• Guest

    83gal – I’m not sure why they aren’t filled in, but it is recommended that you buy organic for apples and pears (thin skin). You can see more on the ‘dirty dozen’ here: nhttp://www.thedailygreen.com/healthy-eating/eat-safe/Dirty-Dozen-Foods

    • Mallory

      It could be a browser issue that isn’t allowing you to see the check marks for peach and apple, but for the record, you’re right – we recommend buying organic for both!nMallory, EA @ LearnVest

  • http://twitter.com/meggarooni Megan Kramer

    This is a great article and very useful! Let’s face it – it requires extra effort (especially for those of us not near a major city) to find and purchase the sometime obscure, but healthy, products we want – even produce. Although I try to budget for and buy mostly organic – sometimes it’s just not available at my grocery store and I don’t always have a chance to go to my local farmers’ market (only open 1 day per week). In a pinch when I need produce, I’m going to print this and bring it to the store with me.

  • JackieAU5

    You couldn’t be more right about the meats. I have been buying all-natural meats and I notice a huge difference in taste and it gives me a piece of mind that I’m not eating something injected with all sorts of hormones and additives. Freaks me out. nnI would also like to note that I cannot wait until summer so I can shop at local farmstands! Fresh produce and supoprting local merchants. Nothing better than that…and they make for amazing pies.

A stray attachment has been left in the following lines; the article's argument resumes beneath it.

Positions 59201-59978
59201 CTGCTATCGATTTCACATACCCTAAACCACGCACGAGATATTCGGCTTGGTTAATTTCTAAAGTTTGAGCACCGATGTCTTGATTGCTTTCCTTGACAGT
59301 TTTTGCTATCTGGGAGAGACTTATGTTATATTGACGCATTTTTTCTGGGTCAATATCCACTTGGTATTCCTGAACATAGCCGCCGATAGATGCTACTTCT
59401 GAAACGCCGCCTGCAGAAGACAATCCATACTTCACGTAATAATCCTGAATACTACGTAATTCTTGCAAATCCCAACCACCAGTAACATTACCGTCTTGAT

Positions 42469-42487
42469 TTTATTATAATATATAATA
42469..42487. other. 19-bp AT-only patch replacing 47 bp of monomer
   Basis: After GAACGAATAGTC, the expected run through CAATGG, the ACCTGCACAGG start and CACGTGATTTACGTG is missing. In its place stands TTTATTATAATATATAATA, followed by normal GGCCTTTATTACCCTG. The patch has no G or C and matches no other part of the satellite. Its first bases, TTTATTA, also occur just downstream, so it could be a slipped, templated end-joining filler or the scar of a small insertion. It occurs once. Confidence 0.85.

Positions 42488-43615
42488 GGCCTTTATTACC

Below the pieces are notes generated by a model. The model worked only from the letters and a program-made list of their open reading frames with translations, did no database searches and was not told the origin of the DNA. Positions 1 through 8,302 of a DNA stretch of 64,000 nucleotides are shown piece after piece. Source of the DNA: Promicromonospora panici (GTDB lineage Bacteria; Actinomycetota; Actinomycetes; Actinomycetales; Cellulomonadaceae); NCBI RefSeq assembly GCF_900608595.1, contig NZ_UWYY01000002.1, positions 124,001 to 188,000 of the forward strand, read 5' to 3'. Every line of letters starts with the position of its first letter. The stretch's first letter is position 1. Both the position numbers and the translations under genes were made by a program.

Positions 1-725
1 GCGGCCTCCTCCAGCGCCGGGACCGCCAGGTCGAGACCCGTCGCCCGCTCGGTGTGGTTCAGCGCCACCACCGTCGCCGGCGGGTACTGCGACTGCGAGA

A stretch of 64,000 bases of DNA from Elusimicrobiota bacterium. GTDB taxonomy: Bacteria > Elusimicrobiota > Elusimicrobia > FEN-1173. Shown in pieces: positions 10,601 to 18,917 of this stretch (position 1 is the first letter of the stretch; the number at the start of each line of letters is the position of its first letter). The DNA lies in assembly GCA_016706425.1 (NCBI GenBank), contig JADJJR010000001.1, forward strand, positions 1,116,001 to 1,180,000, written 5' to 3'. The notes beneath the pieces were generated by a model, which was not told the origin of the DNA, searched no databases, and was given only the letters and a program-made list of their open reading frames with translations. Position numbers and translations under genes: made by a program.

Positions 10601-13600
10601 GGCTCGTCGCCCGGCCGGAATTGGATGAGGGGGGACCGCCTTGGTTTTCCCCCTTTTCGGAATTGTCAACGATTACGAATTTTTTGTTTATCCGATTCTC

• Madison

      You’re right – It is not the same! I grew up on a small farm where we raised our own meat and produce so I never bought meat at a grocery store until I moved to the city. And as for the farmer’s markets – they not only sell the freshest produce, they’re really cheap too!

  • Nikka

    What was your source for broccoli? I read that broccoli attracks lots of bugs and heavier pesticides need to be used, thus it is best to purchase organic.

  • M_ksenia79

    What a mess!!!! Are you kidding???? Just be careful what you buying. Read before. Healthy food is nature food. Everything have to be organic!!!!!!!!!

  • http://twitter.com/icebeezkneez Beez Kneez Icecream

    These are some great key rules to follow. Thanks for this LearnVest

  • Melissa

    I wouldn’t say buying wild-caught fish is necessarily better for the environment, especially if it’s a fish that sits relatively high on the food chain. With almost 7 billion people in the world now, the fish reserves continue to shrink as the global appetite for seafood grows.

  • Booh

    why aren’t bananas on this list?

    • RNN

      I have read that bananas should be organic, not because of the risk of consuming pesticides (remember you don’t eat the skins), but because of the environmental impact of their methods of production.  Something to do with deforestation, I think. I can’t remember where I read that, but it stuck with me.

        Anyway, organic bananas aren’t generally too much more expensive than regular bananas, so I usually go organic with them unless there’s a great sale price.  

  • OrganicTrade